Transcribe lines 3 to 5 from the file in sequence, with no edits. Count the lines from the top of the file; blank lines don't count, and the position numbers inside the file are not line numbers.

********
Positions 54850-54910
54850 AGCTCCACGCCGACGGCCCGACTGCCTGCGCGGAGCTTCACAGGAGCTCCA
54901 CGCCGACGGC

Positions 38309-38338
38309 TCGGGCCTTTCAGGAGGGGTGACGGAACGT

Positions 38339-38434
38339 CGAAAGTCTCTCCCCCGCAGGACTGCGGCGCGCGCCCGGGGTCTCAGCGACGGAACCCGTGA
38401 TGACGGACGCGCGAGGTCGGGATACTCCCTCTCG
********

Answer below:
54901 CGCCGACGGC

Positions 38309-38338
38309 TCGGGCCTTTCAGGAGGGGTGACGGAACGT